The Science behind my stories-Map Creation

Fellow Science Lovers,

Dylan here. I’m finally releasing my first newsletter. Each month, I plan to share a different piece of research I did to support one of my novels. These explanations are so nerdy and detailed, I couldn’t fit them into the actual book.

First up is how I make world maps. I’ve made 5 of them for the Scribeverse, so I’m starting to settle on a process. Here’s Daishon, the world that Scribes’ Descent takes place on:

I start with a penciled hand sketch on unlined paper. Then I ink it in, scan, upload to my computer, and open it in Photoshop. There, I use the paint bucket tool to add base colors to the landmasses and ocean on the bottom layer:

Then I paint in the different types of geographic detail on separate layers. That way I can toggle visibility as needed. Here, I show the prevailing winds, major ocean currents, and lines of latitude:

I follow these steps:

  1. Ensure the lands fall on suitable lines of latitude for the climate those areas need. For Scribes’ Descent, Mallory’s hometown of Feldencourt has a moderate climate that supports fertile plains. On this map, it lies roughly along the same latitude as Virginia.
  2. Draw the prevailing winds. I base this off of the ones on Earth. Now that means Daishon must be roughly the same size and rotational speed as Earth. If it were more the size of Jupiter and spun as quickly, I’d have to draw many more than just 6 bands of prevailing winds.
  3. Draw the major oceanic currents.
  4.  Draw the tectonic plate outlines. Roughly align these with the various continents and wherever you know you’ll need mountain ranges.
  5. Place mountain ranges accordingly.
  6. Based on the direction of prevailing winds, proximity to the tropic latitudes (Tropic of Cancer and Capricorn), and placement of mountain ranges, draw in the rain shadow deserts.
  7. Place the major rain forests. These should fall along the equator and form in basins beside a major mountain range where all the rainwater collects into thousands of streams that convert into one giant river.
  8. Draw the major rivers, lakes, icelands, and fertile plains.
  9. Place the major cities. When placing the story locations, think of the climate best suited for the events that happen there and place them accordingly. Also consider travel time between places.
  10. Name all the relevant features, such as cities, mountains, deserts, rivers, islands, continents, and oceans. Those are the obvious features, anyway. For added realism, you can also label the less-obvious ones, like peninsulas, straits, bays, national parks, volcanoes, archipelagos, and canals. You can even designate some deserts as being cold deserts. When placing volcanoes, keep them along the borders of the tectonic plates you drew in step 4.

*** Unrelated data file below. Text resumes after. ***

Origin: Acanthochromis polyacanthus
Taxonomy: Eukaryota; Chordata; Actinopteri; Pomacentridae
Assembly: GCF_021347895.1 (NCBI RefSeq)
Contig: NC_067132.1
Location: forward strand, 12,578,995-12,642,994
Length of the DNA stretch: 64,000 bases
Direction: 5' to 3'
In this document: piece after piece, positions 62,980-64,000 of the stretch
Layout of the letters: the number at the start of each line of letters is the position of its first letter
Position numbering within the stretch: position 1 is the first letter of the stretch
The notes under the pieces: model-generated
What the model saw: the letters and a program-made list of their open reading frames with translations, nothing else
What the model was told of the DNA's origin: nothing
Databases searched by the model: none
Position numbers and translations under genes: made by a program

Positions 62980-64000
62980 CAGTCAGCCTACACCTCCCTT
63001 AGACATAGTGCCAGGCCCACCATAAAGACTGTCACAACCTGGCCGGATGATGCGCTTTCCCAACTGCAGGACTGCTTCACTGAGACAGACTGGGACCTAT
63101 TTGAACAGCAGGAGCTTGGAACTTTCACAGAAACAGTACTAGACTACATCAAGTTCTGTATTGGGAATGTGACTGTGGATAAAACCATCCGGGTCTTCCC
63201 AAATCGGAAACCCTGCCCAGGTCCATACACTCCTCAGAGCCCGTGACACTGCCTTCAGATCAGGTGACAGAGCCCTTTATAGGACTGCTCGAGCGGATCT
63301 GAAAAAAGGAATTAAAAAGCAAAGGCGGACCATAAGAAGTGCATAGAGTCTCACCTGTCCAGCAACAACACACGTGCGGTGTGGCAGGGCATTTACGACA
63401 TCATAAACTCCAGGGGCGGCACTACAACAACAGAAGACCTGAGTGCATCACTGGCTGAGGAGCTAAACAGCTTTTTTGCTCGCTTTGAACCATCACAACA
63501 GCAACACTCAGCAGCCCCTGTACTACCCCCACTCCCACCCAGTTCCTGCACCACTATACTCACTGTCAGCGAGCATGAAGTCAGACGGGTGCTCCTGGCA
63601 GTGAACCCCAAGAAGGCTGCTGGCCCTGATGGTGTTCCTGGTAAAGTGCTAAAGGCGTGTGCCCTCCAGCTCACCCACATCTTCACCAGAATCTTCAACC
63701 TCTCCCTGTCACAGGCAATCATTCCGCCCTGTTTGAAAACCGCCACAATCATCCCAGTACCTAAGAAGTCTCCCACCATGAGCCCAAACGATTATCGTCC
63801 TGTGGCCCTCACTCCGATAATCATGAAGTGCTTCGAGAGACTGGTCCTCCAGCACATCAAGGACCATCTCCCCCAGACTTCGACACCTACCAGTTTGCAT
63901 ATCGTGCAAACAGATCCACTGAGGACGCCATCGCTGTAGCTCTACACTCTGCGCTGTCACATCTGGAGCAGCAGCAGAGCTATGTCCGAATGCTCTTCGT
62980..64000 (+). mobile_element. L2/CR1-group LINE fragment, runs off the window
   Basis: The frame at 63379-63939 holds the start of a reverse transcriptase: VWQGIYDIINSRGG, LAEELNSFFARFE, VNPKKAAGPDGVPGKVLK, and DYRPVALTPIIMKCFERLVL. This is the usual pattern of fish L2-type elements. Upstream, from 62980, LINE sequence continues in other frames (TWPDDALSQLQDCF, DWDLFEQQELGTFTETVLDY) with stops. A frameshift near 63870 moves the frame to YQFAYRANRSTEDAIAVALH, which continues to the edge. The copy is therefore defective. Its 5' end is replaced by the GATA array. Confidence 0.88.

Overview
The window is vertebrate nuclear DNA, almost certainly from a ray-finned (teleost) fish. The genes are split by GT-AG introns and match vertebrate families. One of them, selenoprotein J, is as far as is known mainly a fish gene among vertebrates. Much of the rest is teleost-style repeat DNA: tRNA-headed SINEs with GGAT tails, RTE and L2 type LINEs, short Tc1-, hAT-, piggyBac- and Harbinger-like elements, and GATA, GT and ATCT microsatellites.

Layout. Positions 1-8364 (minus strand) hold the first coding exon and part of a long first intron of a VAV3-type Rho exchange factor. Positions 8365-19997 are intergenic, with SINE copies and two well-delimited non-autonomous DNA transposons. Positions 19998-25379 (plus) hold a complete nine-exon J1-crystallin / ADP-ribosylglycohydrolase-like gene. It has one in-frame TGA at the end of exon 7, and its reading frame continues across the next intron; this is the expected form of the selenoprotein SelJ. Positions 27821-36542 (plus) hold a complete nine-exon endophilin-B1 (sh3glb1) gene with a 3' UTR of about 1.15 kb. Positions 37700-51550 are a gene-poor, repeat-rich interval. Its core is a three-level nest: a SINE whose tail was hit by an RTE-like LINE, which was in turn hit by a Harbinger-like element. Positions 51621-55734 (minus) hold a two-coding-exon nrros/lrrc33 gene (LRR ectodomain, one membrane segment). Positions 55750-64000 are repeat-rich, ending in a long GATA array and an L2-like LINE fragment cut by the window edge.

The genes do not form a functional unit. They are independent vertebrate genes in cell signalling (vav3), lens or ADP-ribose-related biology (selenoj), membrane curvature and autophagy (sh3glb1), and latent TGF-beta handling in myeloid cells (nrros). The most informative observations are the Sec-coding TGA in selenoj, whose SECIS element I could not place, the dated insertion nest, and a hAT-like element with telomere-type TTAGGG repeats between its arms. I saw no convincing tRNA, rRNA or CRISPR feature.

11. Place icons for where the major staple crops grow and where the large domesticable mammals are found. If you’ve read the book Guns, Germs, and Steel, you’ll know why that’s important 🙂 I’ll write a separate article on how that book has helped me develop maps and historical timelines for my planets.
  12. Time to get political! Colorize territories across the landmasses. You may have kingdoms, countries, tribes, or nation-states, or some mix of them all. Consider which territory ends up with which geographic features and how this might drive conflict among them. You might even draw in linguistic regions to show which languages are spoken where.

Whew! That’s a lot of work, and much of that won’t end up on the final map included in the actual book. But I find it helpful for realism. In the early chapters of Scribes’ Descent, I send Mallory up to an orbital habitat that remains stationary above the continent of Virsai. Before I wrote that scene, I drew out the orbital rings and habitats above Daishon:

In chapter 10, Mallory and Leah compete in the Virsai Spy contest in the Wilnat orbital habitat. In the image above, you can see the dark green line that leads from the city of Wilnat up to the habitat that’s right between Mikklesia and Virsai. Knowing these location details helped me plan out how far and how long their magnetic train ride would last.

I could say much more about this map, but I’ll save that for another post.

Writing update: I’m 47,000 words into draft 1 of The Sewer Lord.

See you next month!
Dylan West


  1. This is a lot of work but you’ve done well suggestion and know how. I enjoy your imagination and discussion. You should also think about flags my boss at work has flags all in his office.

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